Posts Tagged common law
Many thanks to Andrew Savage and Nick Payne for flagging  EWHC 1968 (Comm) Bestolov v Povarenkin a little while ago, and for sending me copy of the judgment at the time. Apologies for late reporting: frustratingly even at gavclaw we cannot always devote the amount of time to the blog we would wish. Dr Maganaris in the meantime also has summary here.
As readers no doubt are aware, the Brussels I Recast Regulation (Article 62) does not define ‘domicile’: it defers to national private international law on the issue. The Civil Jurisdiction and Judgments Order 2001 establishes that a person is domiciled in England for the purpose of the Brussels Regulation (recast) if: the person is “resident” in England; and (cumulatively) the person has a “substantial connection” to England. Bryan DJ takes us through the relevant (and often colourful) precedent and notes, importantly, at 28 that the consequence of the English rules is that the same person can be resident in two different jurisdictions at the same time. At 44, he summarises with a list of criteria, and decides on the facts of the case that Mr Povarenkin is indeed domiciled in England (the substantial connection test having been more easy to determine than that of residence).
Subsequently the High Court reviews at length whether there was a valid choice of court agreement under Article 25 of the Regulation – which at this jurisdictional stage of the proceedings Bryan DJ decides there was not (choice of law for the relevant contracts being English law, was justifiably not considered definitive in this respect), at least not clearly. Obiter, the judge reviews forum non conveniens, at lenght in fact (and in a very clear way with a keen eye on relevant precedent as well as court practice in England) however he holds both before and after the obiter that evidently given Owusu, forum non conveniens has no calling.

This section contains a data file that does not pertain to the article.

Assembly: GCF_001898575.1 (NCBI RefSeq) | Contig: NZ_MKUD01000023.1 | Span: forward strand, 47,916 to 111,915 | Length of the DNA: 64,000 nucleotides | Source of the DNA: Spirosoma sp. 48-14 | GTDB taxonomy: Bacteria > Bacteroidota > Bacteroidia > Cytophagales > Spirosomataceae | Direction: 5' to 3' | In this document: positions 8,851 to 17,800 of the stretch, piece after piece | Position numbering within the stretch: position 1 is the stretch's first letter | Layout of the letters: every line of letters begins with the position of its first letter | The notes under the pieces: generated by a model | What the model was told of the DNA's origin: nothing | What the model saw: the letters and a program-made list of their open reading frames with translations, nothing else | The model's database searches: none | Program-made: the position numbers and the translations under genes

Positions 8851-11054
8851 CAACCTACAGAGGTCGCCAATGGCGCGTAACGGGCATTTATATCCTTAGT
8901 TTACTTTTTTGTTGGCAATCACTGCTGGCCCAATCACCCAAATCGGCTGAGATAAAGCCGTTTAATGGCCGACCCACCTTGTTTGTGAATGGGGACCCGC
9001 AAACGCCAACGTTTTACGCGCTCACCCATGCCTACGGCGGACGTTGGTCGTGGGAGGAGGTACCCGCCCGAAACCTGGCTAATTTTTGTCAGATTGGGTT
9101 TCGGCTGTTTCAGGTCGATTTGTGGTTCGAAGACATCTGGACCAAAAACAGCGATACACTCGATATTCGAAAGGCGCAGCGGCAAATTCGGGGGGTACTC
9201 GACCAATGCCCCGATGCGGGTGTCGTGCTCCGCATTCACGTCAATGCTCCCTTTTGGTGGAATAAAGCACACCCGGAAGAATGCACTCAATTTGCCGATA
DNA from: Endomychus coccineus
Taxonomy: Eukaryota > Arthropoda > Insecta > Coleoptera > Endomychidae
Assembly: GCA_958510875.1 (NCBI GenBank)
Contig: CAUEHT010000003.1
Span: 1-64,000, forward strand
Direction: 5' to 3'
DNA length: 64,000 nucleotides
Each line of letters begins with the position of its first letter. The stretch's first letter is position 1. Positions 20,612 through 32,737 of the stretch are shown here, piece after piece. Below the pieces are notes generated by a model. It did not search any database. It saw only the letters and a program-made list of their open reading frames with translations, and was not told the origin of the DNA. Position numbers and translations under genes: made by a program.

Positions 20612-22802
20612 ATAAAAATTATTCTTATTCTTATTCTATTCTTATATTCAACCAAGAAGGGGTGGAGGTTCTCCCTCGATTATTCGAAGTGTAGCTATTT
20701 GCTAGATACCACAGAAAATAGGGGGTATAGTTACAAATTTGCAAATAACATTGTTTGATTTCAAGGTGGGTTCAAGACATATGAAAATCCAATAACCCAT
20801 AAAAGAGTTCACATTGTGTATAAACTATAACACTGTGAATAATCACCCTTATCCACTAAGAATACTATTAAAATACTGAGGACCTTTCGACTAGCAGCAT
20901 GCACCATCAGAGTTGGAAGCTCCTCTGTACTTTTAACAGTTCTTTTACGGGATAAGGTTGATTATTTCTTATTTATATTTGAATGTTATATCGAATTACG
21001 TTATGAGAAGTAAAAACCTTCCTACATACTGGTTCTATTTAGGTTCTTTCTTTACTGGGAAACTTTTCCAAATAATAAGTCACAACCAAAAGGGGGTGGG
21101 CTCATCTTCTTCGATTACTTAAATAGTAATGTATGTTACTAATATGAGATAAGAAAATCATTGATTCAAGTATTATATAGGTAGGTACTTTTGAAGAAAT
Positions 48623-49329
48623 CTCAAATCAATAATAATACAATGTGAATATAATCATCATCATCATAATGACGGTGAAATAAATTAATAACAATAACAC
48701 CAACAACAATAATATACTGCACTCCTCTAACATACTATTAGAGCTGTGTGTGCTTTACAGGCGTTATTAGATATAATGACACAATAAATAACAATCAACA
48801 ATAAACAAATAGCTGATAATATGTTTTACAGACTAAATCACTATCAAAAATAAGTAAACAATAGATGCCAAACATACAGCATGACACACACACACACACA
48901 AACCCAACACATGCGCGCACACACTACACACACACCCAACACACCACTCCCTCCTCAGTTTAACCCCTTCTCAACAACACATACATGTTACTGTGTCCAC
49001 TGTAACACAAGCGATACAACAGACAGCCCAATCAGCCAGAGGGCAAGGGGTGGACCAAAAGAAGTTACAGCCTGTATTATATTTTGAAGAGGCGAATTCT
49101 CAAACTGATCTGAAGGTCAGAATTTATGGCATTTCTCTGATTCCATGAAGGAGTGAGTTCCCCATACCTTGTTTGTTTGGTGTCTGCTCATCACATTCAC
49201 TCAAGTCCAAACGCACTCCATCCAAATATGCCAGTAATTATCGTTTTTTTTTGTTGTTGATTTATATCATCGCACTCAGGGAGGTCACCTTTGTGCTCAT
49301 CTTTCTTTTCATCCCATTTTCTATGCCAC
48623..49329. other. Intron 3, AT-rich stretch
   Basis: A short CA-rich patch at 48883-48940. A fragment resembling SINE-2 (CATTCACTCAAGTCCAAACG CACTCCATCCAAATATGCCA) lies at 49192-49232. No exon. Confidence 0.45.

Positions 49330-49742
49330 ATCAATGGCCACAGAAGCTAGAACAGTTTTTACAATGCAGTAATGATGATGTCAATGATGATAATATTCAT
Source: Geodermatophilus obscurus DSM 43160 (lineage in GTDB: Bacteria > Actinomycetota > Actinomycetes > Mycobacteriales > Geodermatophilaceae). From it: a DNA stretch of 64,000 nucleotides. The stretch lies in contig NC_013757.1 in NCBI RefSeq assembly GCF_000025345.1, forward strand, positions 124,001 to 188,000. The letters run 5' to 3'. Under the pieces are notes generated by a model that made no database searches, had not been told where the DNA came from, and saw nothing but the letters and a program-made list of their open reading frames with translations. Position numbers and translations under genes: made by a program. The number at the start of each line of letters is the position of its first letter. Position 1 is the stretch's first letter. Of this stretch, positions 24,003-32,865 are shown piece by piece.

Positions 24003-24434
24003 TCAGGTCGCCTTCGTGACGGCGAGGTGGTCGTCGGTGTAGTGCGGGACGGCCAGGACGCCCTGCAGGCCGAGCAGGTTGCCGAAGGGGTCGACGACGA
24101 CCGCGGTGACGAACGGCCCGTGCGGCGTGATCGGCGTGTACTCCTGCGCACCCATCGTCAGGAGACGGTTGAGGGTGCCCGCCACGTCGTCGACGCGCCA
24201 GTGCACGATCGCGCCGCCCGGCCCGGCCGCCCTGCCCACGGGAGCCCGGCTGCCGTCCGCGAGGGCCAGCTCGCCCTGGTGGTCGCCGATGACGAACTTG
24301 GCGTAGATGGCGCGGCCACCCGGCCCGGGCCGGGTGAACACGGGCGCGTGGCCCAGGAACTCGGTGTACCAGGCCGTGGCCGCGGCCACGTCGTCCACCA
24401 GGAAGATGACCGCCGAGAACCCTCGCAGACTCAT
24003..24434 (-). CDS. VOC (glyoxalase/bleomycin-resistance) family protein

A well written judgment, the approach of which on domicile evidently goes beyond having relevance merely for the English courts: for under the Regulation, courts in other Member States, too, may have to consider whether parties are domiciled in an EU Member State other than their own including, for the time being, the United Kingdom.
(Handbook of) EU private international law, 2nd ed. 2016, Chapter 2, Heading 2.2.3, Heading 184.108.40.206.
A concise note (I am currently tied up mostly in writing research grants. And and and… I hope to return to the blog in earnest later in the week) to signal prof Hess’ excellent short paper on Brexit and judicial co-operation. Prof Hess focuses on the possibility to use the Lugano Convention. (See here for a draft of Michiel Poesen’s overview). I agree that Lugano would not be a good route if one’s intention is to safeguard as much as possible co-ordination between the UK’s common law approach to private international law, and the EU’s. Neither evidently if one aims to facilitate smooth cross-border proceedings.
Prof Hess has an interesting side consideration on schemes of arrangements. (Including reference to Apcoa). Again I agree that the English courts’ approach to same is not entirely without question marks (particularly jurisdictional issues in the event of opposing creditors: see here). I do not though believe that they would justify hesitation at the recognition and enforcement stage in continental Europe – even after Brexit. At least: not in all Member States. For of course post Brexit, UK judgments become those of a ‘third country’, for which, subject to progress at The Hague, we have no unified approach.
(Handbook of) EU Private International Law, 2nd edition 2016, Chapter 5.
Another posting for the ‘comparative conflicts /dispute resolution’ binder. In order not to be found to have voluntary appeared (‘submitted to jurisdiction’), civil procedure rules worldwide require defendants to flag their opposition to jurisdiction early on in the proceedings. Indeed at the threshold of the litigation: in limine litis.